PI: There is a particular bad guy in each book, but there’s also another shadow bad guy throughout all three books. I can’t say more than that right now.
MA: You sound like a government agent – I can’t say more than that right now, something I used to say a lot! So, does art imitate life for you in your novel?
PI: I worked in emergency medicine for a while and that included working with fire and police departments so I have a bit of knowledge there as well as having a brother-in-law who’s a cop. I watched him work his way up from beat cop to Homicide Detective to Sergeant, and I asked questions all along the way. So I have a pre-built-in reference source!
MA: You mentioned that Crucifying Angel is the first in a series you are writing. Tell us about your projects.
PI: Before I started this series I had several projects going on at any given time. But when my editor contracted me to actually write this series for her, I soon realized that everything had to go on the back burner to get Crucifying Angel done on deadline. I have a little more leeway with Book Two. But I’ve still got those other stories percolating. They’re in different genre’s including a paranormal mystery that hopefully is funny too and it takes place in Hollywood; there’s a real sci-fi fantasy where both genres’ are merged; and an ancient medical thriller that someday will be published—I hope. Oh, and I’d love to be able to write a sitcom.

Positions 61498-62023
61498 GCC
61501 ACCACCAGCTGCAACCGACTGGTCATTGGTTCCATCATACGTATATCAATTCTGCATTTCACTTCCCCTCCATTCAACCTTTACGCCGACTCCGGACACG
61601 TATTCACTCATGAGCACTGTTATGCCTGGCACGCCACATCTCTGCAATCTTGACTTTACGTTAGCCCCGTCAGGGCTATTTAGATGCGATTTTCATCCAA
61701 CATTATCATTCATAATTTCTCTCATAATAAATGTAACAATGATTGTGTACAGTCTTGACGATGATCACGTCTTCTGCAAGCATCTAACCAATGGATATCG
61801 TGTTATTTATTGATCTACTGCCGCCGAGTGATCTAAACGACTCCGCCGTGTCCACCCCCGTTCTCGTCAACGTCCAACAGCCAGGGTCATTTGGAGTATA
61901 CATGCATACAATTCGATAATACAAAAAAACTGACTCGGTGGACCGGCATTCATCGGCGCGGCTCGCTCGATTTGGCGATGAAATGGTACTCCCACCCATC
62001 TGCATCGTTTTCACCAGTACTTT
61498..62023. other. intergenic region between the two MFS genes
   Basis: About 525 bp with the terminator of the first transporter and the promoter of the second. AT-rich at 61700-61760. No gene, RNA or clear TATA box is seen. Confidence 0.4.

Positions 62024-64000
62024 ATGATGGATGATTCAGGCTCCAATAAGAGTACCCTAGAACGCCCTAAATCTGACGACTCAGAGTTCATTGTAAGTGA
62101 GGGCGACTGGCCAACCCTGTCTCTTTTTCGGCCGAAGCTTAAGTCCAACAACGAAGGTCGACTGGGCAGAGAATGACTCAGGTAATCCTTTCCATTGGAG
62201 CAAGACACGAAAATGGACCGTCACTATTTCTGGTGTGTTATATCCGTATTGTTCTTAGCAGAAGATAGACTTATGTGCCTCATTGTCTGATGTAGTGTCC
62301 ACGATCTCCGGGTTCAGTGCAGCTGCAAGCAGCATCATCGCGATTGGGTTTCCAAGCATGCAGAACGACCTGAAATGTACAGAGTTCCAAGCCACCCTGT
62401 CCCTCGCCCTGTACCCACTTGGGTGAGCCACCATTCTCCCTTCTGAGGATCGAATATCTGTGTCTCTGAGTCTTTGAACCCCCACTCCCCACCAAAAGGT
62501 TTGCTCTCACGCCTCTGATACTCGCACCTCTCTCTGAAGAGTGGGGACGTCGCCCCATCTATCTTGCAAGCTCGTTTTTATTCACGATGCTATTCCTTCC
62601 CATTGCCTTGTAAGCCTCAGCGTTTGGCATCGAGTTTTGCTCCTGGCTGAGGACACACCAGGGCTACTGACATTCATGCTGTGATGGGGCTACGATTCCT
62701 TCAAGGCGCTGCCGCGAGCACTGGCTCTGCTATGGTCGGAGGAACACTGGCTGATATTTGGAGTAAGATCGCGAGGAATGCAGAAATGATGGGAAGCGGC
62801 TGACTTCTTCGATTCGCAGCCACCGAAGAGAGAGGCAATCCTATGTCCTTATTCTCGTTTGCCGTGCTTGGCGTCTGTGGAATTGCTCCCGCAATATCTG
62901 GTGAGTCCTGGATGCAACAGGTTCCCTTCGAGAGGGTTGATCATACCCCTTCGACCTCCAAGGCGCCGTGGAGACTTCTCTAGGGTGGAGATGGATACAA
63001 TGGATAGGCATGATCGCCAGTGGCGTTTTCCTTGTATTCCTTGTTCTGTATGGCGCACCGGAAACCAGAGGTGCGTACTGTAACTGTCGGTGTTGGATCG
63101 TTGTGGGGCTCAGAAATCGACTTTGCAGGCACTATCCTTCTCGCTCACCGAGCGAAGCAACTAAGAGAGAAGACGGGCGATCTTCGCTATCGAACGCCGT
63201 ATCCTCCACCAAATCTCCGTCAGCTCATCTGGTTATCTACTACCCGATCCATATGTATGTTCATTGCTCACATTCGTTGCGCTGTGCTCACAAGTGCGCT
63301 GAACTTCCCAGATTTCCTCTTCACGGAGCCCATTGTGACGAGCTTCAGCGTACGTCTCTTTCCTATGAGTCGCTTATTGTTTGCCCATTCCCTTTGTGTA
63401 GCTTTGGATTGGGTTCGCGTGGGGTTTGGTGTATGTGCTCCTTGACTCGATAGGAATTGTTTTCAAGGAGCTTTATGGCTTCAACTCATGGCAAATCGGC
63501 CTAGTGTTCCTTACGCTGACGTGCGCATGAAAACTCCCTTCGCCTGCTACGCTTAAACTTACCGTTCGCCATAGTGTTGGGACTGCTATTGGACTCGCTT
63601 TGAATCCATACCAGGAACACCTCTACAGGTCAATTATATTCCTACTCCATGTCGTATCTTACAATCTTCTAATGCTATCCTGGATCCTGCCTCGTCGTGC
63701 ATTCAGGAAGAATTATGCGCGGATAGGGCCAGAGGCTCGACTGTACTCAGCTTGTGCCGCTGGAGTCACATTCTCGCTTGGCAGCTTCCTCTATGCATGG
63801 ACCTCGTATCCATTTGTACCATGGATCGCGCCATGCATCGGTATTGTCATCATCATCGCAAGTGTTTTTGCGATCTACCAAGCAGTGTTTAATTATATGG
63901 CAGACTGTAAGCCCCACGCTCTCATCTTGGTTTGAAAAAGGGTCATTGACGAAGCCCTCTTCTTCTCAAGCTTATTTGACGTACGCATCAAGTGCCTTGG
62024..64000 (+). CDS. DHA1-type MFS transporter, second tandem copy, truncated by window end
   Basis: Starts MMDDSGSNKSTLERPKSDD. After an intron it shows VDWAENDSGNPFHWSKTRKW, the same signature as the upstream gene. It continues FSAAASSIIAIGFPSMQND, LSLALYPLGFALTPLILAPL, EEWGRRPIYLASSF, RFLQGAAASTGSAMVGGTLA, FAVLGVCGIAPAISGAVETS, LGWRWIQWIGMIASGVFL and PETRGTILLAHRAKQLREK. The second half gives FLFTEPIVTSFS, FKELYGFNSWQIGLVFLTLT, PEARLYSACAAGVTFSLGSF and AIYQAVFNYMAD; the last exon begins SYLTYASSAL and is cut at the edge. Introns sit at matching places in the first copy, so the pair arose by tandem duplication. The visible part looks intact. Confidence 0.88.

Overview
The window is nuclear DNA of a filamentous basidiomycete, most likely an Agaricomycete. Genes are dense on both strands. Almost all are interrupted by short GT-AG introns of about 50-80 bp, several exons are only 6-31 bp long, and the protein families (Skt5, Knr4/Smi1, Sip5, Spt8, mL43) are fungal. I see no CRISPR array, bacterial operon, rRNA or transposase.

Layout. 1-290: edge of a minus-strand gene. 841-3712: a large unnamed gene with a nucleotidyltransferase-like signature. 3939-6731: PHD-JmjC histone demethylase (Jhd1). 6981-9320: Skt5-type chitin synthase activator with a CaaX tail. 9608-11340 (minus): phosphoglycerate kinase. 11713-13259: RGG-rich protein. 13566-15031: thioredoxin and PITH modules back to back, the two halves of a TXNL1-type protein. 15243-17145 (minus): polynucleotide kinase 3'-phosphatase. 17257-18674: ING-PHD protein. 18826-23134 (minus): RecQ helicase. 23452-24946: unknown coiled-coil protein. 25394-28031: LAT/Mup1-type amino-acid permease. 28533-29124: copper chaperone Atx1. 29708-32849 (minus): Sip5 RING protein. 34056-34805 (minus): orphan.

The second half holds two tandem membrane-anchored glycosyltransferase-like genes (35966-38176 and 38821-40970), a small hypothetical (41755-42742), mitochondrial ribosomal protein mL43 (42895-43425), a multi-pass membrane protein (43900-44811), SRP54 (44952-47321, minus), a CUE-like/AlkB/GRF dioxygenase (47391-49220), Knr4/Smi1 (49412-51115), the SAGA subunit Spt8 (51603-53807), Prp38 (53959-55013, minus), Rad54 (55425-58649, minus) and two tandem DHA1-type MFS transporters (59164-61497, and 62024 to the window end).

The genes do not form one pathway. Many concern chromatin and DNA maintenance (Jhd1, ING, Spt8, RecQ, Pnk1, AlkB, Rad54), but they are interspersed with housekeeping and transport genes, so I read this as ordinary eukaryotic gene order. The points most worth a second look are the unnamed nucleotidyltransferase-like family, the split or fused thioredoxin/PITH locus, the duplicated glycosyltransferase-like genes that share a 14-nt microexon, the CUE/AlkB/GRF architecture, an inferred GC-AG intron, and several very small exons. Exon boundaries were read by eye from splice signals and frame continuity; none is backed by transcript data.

MA: With all the different types of genres and ideas you have, surely your protagonists won’t feature in your other projects, or will they somehow?
PI: Yes, definitely. Payce and Gavin of course will carry through to the end and several of the characters will carry through one or two books and some will be…’removed’. I think location has a lot to do with the structure of the story as well as creating plotlines, atmosphere and conflict/obstacle potential. But you have to know your locations especially if you’re writing in current or near-future times. It lends verisimilitude and engagement to your story.
MA: (dictionary on my knee…looking up v-e-r-i-s-i-m…oh, forget it!). Well, thanks very much P.I. for spending some time with us today! I enjoyed our chat, and I know my readers will enjoy reading about you and your books. For more information about P.I. Barrington and Crucifying Angel, please visit: